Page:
The opinion of the court was delivered by: FRIEDMAN
This collection action began in 1982 in the Superior Court of the District of Columbia, where First Virginia Bank obtained a judgment for a commercial debt against Vera Randolph, an employee of the Department of State. At the time, the wages of federal employees were not subject to garnishment for commercial debts. First Virginia made several attempts to execute on the judgment obtained against Ms. Randolph, but was only able to recover a portion of the debt.
In another attempt to recover the debt from Ms. Randolph, First Virginia revived the judgment by an Order of Revival entered by the Superior Court on February 14, 1994, pursuant to the Hatch Act Reform Amendments of 1993, 5 U.S.C. § 5520a. The Hatch Act Reform Amendments for the first time permitted creditors to obtain garnishment of the wages of federal employees for commercial debts. With the revived judgment in hand, First Virginia filed a Writ of Attachment on the federal government to act as garnishee, and the Department of State began garnishing Ms. Randolph's wages on or about April 1, 1994. First Virginia began to receive bi-weekly payments from the federal government in the amount of $ 200.83.
On or about November 21, 1994, the federal government received notice from Ms. Randolph that she had filed a Motion to Quash the garnishment of her wages. In response, the Department of State terminated the garnishment by ceasing to withhold sums from Ms. Randolph's wages and halting the biweekly payments to First Virginia. First Virginia Bank received its last payment on December 27, 1994, at which time $ 4,368.25 plus interest remained outstanding on Ms. Randolph's debt.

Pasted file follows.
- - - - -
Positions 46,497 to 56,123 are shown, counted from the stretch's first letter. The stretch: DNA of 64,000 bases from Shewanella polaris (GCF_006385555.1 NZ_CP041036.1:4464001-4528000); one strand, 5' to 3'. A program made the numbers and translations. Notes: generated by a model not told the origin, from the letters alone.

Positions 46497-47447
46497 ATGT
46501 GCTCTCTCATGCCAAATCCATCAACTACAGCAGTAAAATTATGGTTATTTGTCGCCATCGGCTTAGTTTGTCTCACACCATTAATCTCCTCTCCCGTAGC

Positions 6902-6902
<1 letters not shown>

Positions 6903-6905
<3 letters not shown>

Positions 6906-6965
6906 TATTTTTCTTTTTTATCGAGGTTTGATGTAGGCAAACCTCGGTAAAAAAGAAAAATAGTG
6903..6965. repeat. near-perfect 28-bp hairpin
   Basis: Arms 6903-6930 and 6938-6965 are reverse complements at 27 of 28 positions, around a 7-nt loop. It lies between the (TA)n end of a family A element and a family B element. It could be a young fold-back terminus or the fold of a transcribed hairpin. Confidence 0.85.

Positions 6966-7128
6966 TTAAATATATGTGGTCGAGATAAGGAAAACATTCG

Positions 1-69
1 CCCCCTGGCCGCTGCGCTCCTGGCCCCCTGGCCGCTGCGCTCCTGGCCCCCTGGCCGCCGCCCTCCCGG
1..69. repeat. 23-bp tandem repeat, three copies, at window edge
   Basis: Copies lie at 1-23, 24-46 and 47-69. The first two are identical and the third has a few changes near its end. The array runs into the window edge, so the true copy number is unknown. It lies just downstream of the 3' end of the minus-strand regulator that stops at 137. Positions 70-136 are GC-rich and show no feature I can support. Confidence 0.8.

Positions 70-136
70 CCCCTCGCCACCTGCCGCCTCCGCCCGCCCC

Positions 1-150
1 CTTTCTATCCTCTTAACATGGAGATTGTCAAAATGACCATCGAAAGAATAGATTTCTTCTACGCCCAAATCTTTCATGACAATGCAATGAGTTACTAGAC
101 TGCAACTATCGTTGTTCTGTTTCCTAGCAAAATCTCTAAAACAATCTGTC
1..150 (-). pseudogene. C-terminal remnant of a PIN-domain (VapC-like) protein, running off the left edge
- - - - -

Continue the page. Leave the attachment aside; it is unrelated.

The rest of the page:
Ms. Randolph retired from the Department of State on December 30, 1994. On January 19, 1995, she received a final paycheck for her last forty hours of work, her unused annual leave and an early-out bonus, totaling $ 17,563.50. After that payment, the federal government no longer held any funds belonging to Ms. Randolph and no longer owed her any money. On April 28, 1995, First Virginia filed a Motion for Judgment of Recovery against the government, seeking a portion of the final payment it already had made to Ms. Randolph.
Subsequent to Ms. Randolph's retirement and the filing of the motion for judgment of recovery against the federal government, Ms. Randolph's Motion to Quash the garnishment was denied as moot. Superior Court Judge Ellen Huvelle reasoned that since Ms. Randolph was retired and the government no longer held any funds owed to her, the Writ of Attachment was no longer in effect. On May 15, 1995, the federal government removed the action for Judgment of Recovery from the Superior Court of the District of Columbia to this Court.
The government filed a motion to dismiss this action pursuant to Rules 12(b)(1) and (6), Fed. R. Civ. P., or, in the alternative, for summary judgment pursuant to Rule 56, Fed. R. Civ. P. First Virginia opposed the government's motion and filed a cross motion for summary judgment.